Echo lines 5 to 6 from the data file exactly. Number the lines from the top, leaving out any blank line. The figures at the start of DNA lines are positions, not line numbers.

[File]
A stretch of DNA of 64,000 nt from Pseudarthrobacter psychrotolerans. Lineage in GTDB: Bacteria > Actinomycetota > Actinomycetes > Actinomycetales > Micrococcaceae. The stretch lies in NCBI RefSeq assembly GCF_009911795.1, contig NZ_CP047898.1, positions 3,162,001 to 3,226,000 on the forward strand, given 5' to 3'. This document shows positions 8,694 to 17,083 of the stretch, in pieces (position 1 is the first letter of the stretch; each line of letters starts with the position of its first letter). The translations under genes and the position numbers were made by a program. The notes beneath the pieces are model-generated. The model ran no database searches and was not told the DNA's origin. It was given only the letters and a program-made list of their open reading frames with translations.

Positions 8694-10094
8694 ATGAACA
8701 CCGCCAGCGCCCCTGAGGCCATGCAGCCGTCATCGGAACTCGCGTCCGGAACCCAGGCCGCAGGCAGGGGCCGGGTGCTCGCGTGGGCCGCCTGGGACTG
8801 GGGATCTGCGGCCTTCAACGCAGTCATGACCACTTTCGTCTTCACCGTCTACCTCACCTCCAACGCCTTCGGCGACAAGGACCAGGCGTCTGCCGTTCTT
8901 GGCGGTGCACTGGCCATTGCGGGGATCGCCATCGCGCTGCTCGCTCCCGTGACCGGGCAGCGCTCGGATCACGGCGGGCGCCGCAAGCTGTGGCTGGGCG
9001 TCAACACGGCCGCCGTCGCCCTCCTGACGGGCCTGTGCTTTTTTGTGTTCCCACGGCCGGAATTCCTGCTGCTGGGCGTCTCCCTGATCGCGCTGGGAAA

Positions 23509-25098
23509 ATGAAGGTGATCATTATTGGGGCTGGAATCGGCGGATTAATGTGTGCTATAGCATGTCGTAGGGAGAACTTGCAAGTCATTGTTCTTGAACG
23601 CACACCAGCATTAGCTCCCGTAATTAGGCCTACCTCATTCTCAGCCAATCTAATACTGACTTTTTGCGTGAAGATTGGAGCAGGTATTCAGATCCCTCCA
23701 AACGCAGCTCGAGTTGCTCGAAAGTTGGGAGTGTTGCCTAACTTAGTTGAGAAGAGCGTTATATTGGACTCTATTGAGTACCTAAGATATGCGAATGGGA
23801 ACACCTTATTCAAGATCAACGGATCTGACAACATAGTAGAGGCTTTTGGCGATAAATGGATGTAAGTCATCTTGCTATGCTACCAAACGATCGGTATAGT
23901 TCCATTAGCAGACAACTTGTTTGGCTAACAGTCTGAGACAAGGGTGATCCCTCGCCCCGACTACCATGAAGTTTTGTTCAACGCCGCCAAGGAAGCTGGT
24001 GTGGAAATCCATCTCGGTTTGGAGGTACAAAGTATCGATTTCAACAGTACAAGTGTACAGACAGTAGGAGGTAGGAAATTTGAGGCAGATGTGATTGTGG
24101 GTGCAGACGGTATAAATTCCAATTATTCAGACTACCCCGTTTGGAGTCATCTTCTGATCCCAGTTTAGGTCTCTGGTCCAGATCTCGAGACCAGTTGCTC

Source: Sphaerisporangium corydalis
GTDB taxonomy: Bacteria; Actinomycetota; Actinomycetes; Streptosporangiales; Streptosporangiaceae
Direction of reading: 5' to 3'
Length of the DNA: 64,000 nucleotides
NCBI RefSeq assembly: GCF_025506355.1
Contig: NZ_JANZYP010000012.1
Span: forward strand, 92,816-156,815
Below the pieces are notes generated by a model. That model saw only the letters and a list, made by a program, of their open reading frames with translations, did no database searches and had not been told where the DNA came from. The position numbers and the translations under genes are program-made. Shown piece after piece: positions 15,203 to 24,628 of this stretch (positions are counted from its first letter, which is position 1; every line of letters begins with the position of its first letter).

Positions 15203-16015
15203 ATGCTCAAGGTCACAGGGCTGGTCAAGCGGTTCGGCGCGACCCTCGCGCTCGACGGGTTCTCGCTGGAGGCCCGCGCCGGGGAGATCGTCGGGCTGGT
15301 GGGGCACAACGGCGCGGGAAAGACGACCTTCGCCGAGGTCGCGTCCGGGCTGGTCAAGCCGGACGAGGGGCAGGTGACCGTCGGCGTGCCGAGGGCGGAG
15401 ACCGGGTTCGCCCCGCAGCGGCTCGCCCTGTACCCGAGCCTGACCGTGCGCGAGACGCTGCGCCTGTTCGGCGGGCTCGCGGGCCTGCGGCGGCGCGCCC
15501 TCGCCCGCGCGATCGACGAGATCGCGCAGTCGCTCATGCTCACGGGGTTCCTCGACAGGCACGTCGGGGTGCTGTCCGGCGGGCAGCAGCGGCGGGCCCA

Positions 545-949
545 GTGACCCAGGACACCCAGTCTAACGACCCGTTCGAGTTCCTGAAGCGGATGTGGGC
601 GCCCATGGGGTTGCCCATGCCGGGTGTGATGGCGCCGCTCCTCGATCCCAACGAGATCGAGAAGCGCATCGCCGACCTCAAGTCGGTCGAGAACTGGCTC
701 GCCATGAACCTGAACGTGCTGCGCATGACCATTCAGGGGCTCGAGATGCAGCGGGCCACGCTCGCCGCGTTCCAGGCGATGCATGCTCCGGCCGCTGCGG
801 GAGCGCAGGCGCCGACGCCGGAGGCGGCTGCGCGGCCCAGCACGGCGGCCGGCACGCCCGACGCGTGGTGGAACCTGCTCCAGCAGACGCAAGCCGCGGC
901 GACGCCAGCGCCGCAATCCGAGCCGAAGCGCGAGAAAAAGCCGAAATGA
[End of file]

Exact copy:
8801 GGGATCTGCGGCCTTCAACGCAGTCATGACCACTTTCGTCTTCACCGTCTACCTCACCTCCAACGCCTTCGGCGACAAGGACCAGGCGTCTGCCGTTCTT
8901 GGCGGTGCACTGGCCATTGCGGGGATCGCCATCGCGCTGCTCGCTCCCGTGACCGGGCAGCGCTCGGATCACGGCGGGCGCCGCAAGCTGTGGCTGGGCG